There are so many disadvantages of providing affiliation to a large number of private colleges especially in the Kathmandu valley haphazardly. On the one hand, there is unhealthy competition among colleges and on the other hand, education will be simply an ‘object-for-sale’. We have already seen that different private institutes are split due to dispute among the founders and they have opened their own private colleges after getting affiliation from HSEB easily. They have left no stone unturned to attract students in their colleges. In order to stop such a commercialization of education and to promote quality and sustainable education institutes, HSEB should stop providing affiliation to private colleges to run 10+2 classes especially in those where there are too many colleges already. We could see heavy traffic jams due to a large number of students during office hour in Baneshwar, Kumaripati, Lagankhel, Tinkune, Chabahil and other areas in Kathmandu. Instead, HSEB can provide its affiliation in rural areas. 
HSEB should also make a policy which gives students equal opportunity to get admission in private colleges. It is not fair to bar students, who secure low marks from government schools and rural areas, from getting admission in any college in Kathmandu. But as this trend is prevalent now, two kinds of private colleges are in existence – colleges where students from rich family and urban areas with distinction mark study and the colleges where students from poor family with poor marks study. This distinction has already created a clear social division in the society. If this situation persists for longer period higher secondary education will be no other than divider in the  society and business for the filthy rich people. 

Thursday, 28 April 2011

I am Maailee

I am Maailee, an outsider.
I have no home, no  family..
I wear ragged clothes and beg for my food. 

My destiny ends nowhere.
I remember those days when I was a servant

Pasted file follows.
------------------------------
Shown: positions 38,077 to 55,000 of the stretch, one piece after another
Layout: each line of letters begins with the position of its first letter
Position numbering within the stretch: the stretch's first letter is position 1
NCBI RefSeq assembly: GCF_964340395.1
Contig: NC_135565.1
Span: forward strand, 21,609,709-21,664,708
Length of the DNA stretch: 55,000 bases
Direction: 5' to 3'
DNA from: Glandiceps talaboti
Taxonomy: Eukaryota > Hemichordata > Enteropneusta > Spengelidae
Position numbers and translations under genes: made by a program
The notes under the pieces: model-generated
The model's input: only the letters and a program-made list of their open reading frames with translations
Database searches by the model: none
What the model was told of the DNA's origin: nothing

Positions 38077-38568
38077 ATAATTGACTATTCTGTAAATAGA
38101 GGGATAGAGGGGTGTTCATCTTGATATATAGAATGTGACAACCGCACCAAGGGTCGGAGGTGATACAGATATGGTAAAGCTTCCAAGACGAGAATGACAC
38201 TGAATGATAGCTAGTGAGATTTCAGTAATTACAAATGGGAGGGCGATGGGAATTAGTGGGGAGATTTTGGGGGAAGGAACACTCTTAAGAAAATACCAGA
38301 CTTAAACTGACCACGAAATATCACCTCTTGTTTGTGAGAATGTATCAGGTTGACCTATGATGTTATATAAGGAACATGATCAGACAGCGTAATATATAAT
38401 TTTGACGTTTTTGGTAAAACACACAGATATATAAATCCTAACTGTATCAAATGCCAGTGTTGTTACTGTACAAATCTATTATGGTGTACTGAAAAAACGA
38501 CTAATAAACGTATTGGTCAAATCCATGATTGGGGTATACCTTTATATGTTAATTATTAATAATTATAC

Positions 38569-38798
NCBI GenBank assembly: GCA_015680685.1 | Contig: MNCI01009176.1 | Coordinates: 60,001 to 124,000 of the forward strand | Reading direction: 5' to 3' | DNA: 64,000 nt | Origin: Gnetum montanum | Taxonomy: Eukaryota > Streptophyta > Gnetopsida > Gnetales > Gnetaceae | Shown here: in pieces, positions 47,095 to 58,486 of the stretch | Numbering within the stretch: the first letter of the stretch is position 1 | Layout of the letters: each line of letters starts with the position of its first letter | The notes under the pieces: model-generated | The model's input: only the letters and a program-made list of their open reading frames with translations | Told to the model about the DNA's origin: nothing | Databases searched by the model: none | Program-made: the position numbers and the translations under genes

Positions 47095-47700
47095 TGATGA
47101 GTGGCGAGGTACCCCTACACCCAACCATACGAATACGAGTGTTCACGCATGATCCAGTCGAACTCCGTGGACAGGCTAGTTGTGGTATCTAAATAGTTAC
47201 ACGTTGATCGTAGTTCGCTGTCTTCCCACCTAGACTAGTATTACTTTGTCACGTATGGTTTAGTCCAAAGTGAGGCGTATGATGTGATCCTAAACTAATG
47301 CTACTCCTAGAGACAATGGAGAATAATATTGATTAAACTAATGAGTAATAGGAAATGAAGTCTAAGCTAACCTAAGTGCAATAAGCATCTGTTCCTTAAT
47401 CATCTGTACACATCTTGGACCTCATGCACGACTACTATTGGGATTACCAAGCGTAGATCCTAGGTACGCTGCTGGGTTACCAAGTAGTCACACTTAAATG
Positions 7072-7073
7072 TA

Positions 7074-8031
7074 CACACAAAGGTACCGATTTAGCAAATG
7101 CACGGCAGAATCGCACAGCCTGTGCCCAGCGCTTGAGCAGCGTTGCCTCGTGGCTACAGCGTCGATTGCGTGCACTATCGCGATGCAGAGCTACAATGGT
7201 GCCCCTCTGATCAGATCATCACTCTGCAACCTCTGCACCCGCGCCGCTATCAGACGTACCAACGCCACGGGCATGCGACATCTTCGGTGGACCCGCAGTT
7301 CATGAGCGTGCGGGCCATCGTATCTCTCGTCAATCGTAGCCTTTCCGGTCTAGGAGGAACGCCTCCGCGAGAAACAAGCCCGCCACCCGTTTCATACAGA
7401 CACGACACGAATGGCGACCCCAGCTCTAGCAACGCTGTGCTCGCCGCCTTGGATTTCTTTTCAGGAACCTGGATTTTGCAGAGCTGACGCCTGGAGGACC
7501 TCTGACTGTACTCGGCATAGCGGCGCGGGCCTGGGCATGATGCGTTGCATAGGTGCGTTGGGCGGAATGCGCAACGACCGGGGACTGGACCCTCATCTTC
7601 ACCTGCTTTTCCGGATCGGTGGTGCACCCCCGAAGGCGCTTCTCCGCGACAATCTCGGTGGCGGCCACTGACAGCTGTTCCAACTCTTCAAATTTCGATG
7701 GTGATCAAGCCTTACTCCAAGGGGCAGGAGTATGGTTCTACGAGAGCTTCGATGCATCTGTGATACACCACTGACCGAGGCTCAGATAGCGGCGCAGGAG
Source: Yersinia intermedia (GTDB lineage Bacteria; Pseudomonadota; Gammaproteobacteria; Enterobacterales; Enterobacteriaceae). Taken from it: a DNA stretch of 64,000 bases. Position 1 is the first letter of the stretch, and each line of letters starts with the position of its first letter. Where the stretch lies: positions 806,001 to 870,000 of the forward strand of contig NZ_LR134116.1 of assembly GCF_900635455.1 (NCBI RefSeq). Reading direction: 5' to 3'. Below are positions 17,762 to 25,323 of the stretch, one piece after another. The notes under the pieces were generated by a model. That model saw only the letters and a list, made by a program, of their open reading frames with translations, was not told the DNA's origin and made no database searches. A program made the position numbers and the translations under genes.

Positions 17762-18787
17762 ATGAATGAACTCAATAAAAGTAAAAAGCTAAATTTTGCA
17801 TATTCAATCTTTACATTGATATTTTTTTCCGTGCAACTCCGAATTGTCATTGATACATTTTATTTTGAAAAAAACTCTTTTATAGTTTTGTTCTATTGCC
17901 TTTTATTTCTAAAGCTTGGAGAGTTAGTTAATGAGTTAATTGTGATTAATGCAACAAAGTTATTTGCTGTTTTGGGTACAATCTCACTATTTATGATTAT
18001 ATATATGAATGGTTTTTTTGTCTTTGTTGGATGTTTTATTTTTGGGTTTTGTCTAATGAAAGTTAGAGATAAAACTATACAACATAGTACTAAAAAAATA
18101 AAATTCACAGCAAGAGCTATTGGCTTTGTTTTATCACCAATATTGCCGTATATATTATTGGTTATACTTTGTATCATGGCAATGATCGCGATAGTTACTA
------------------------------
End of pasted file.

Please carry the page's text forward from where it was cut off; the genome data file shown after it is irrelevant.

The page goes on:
And the day my landlord decided not to keep me.
I had no single rupee.
Losing my hopes and dreams,
I sheltered at a temple,
Covering my body with newspaper.
I slept on the pavement.
Contemplating the endless miseries of life
I made an innocent attempt to end it.

Now, the statues are my only relatives.
They help to gather food for me.
They collect people around me
Who give me something out of pity -
And call me Maailee.

Tuesday, 19 April 2011

A night at the Aryaghat

It was 18 April 2011. The weather in Kathmandu was pleasant due to occasional rain. I was queuing at a petrol pump for 4 hours to fuel my motorbike. My cell phone rang around 1 pm. My friend, Tanka said, ‘the dead body of Jhalak dai is coming tonight from Qatar’. First I could not believe what Tanka was saying. ‘What’re you saying?’  I asked.  He said, ‘Yes, Jhalak dai passed away one and half month ago in Qatar’.
I had never known that Jhalak dai had been to Qatar. I had known him as a hard working, sincere and cooperative handsome uncle in the community. I still remember his charming white face and activism in sports in the school where both of us studied. I had not seen him for seven years.
Tanks told me that Jhalak dai’s body was being brought at the Tribhuvan International Airport Kathmandu at 10.30 pm. From my residence, New Baneshwar, I drove my motorbike to the airport where I met Jhalak dai’s brothers (including TB Sir, my teacher), Kaki (his wife), son, sisters, daughter, and many other relatives. All were in a sad mood and waiting for his body. Kaki was speechless and her eyes red with full of tear. I could easily guess that she could not even think what was happening around her.
I thought that I should speak with her. But I could not even produce a word. I had no idea about what to say. I could not decide whether I should ask her about Jhalak dai.
There was a huge crowd of people waiting for their relatives coming from different gulf countries. There were four international flights landing within the interval of 15 minutes. Taxiwalas and hotelwalas were eagerly waiting for tourists with placard. It was ten 10.30 pm. The screen in the waiting room at the arrival terminal indicated that the Qatar Airways just landed. We started moving. After waiting for half an hour, a thin man on leather jacket came out the terminal and asked whether there were relatives of Jhalak dai. In a second, we surrounded him.
‘My name is Aftab Miya. I am Jhalak’s friend’, he introduced.
He also asked whether Jhalak’s brother and wife were present there.  After talking to us for a second, he kept a file out of his small bag and gave to Jhalak’s brother, TB sir. We rushed to the reporting office. The officer there had already prepared necessary documents. He went through all the documents related to Jhalak dai that Aftab had brought from Qatar. I saw that there were a letter of the Embassy of Nepal at Qatar, a postmortem report and a letter from the company where Jhalak dai worked for two years.
I was very curious to know about Jhalak dai’s death. Aftab was not sure about how Jhalak dai died. But he said that the company where he worked with Jhalak dai was not a good company. They were not paid salary regularly even if it was very low. They didn’t get any kinds of facilities as it was agreed with the manpower company. ‘The company owner was so bad man that he never gave leave to them’, Aftab said. He became so emotional when he started talking about Jhalak dai.